As Executive Director of Strings of Mercy, I spend a lot of time promoting the clinical benefits of Live Therapeutic Music (LTM) to healthcare professionals and trying to dispel their assumptions that Music Practitioners are merely entertainers trying to brighten someone’s day with music. Because I can stay too focused on the Science of Sound and how music affects the body, I find that I am still surprised, even amazed, when I witness the power of LTM and its ability to provide emotional and spiritual healing for patients.
Millie was minimally responsive when I entered her room recently at a local hospital. As I introduced myself to the patient and her daughter, I sensed that the daughter was somewhat unsure about why I was in their room. After a brief explanation, Millie’s daughter gave her consent for me to play for her mother.
After assessing Millie’s condition, I began to play soft, loosely metered arrangements of music that Millie might have listened to as a young adult. Millie did not initially respond and I had begun to assume that she was not even capable of responding in a meaningful way. But after 10 minutes of listening, her eyes became more focused and I noticed a little more color in her face. Then she softly asked if I knew any hymns and if so, could I play them for her.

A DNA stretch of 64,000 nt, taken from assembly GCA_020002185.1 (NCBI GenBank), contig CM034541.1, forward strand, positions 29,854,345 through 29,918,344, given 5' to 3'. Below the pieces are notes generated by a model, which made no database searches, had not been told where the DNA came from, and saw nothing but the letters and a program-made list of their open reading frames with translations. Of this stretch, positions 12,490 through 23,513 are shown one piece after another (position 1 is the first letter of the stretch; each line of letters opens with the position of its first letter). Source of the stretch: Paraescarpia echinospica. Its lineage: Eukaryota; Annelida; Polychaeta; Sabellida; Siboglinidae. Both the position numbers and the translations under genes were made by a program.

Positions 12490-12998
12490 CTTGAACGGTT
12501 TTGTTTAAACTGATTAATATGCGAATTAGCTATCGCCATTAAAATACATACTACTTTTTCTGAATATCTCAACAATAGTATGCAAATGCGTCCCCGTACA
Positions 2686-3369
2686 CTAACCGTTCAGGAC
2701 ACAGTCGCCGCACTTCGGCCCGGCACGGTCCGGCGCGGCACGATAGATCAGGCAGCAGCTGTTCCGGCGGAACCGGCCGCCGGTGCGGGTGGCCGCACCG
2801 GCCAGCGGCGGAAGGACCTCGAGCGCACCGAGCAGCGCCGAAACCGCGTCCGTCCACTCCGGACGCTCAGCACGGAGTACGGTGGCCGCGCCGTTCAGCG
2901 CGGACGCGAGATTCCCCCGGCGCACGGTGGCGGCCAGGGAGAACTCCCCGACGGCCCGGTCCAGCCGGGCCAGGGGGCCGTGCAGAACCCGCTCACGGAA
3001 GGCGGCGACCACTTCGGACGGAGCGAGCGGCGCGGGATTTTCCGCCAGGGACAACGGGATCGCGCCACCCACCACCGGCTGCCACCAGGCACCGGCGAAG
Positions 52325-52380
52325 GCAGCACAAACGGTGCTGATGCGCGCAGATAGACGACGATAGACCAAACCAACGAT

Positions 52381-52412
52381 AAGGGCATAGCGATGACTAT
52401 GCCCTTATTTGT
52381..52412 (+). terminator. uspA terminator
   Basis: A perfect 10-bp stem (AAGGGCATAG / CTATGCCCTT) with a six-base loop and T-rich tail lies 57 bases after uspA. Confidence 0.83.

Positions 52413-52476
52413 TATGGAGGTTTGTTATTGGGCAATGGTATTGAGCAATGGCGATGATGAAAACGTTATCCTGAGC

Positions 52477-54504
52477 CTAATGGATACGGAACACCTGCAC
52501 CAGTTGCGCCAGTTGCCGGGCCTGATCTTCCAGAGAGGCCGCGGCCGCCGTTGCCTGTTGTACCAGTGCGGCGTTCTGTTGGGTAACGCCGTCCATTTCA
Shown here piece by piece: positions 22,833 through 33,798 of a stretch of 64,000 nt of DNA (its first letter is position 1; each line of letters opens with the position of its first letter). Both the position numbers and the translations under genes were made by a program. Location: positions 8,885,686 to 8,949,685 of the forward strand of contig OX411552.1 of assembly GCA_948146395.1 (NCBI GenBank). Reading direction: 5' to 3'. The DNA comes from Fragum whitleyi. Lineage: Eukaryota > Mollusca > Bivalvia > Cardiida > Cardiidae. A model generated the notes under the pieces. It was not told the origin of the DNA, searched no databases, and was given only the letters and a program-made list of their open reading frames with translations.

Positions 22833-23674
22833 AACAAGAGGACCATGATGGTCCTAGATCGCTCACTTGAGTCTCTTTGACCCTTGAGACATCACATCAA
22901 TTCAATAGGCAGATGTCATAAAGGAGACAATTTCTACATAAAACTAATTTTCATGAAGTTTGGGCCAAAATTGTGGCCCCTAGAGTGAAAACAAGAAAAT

I transitioned to an arrangement of ‘Great is Thy Faithfulness’ and a medley of a few others. As I continued, Millie began to mouth the words to ‘How Great Thou Art’. More alert and seemingly oriented, she responded in a most unexpected way – she raised her hands above her head, closed her eyes and began to worship, her voice now finding the strength to sing out loud. Compared to when I entered her room, she appeared radiant, almost angelic!
After a few minutes, I ended our session, as I did not want her doing too much. Millie shared that it had been weeks since she had been able to attend church and that she missed being able to worship with her family and friends. As I listened, she told me that my visit had been the best part of her stay in the hospital and that the music I shared would stay with her for a very long time.
In hindsight, I don’t think Millie had the slightest interest in the principles of Sympathetic Resonance or Entrainment. For on that day, worship and music were the medicine that ministered deeply to her soul.